Tuesday, April 30, 2013

Archival considerations

Do you remember that great children's story by Margery Williams, The Velveteen Rabbit?  There's a wonderful stuffed toy animal mentioned as having been loved so well that all its hair had been worn off.  In the book you see how the Skin Horse had been worn to a frazzle by thousands of hugs - handled with love so often it was way beyond used - it had become "real"!

My wife's childhood Raggedy Ann wasn't quite that worn when I used it as the subject of this (partial image here) birth commemoration piece, made for a friend's newborn in 1971. I'm not sure where the rag doll is now but that child, a young woman today with a lovely little girl of her own, has kept that "certificate" all these years. She now wants to hang it in her own child's room but it slipped in the frame and she has asked if I would reposition it. Hey, I said, no problem!

Once back in my studio with the illustration unframed, it was obvious there were real problems, some age related but others...!

Just a note here, - a framed work of art on paper is a 'sandwich' consisting of a stiff backing, art work secured to that, a window mat with glass on top, all held in place by the frame. With a traditional wood frame you'd likely glue a layer of paper across the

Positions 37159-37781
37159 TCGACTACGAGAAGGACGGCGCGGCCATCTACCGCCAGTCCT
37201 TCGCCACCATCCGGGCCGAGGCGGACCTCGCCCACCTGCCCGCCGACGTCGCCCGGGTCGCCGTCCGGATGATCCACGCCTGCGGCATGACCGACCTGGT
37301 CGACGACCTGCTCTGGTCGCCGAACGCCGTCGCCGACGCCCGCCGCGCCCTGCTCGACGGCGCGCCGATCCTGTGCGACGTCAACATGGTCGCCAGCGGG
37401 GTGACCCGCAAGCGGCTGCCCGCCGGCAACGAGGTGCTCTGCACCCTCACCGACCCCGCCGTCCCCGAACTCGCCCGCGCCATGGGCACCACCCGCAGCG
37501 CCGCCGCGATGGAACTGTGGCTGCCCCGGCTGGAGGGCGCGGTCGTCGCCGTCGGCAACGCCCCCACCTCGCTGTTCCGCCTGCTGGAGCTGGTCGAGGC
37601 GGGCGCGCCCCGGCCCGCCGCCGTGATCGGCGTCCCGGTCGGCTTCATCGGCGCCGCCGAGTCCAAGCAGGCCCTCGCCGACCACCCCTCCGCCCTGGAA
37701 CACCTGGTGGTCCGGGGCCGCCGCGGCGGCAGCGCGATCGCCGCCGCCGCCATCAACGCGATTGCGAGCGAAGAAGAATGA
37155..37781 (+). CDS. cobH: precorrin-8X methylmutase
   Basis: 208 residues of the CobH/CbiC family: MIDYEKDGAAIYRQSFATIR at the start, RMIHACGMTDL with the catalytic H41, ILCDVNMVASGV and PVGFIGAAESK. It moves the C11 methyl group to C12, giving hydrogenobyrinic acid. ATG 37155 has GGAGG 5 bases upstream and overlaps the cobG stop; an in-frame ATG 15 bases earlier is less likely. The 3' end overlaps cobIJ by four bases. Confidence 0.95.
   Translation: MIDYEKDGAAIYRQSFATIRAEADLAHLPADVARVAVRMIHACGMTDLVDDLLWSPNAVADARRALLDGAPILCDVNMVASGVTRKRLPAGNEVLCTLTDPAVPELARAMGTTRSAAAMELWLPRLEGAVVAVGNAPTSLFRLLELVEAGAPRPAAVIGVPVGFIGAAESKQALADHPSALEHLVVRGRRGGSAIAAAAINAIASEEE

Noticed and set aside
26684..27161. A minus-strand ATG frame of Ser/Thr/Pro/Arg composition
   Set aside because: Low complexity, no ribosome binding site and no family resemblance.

back to ensure a tight dust free environment for the work.

The frame I'd used forty years ago was high quality aluminum based on the original Robert Kulicke frame made for the Museum of Modern Art in the 1950's. No problem there! And, yes, I had matted the piece to keep it flat, isolated from the glass so that any possible condensation under the glass would not come in contact with the art. All right there too! The big problem was the material of the mat board it self!  It was a common brand I'd used often, as they say, back-in-the-day, but being made from wood pulp it was definitely not acid-free. Gases from this board had acted on the drawing paper, yellowing the surface and could have over time destroyed the piece. In extreme cases professional restoration / de-acidifcation is an excellent and not excessively expensive option.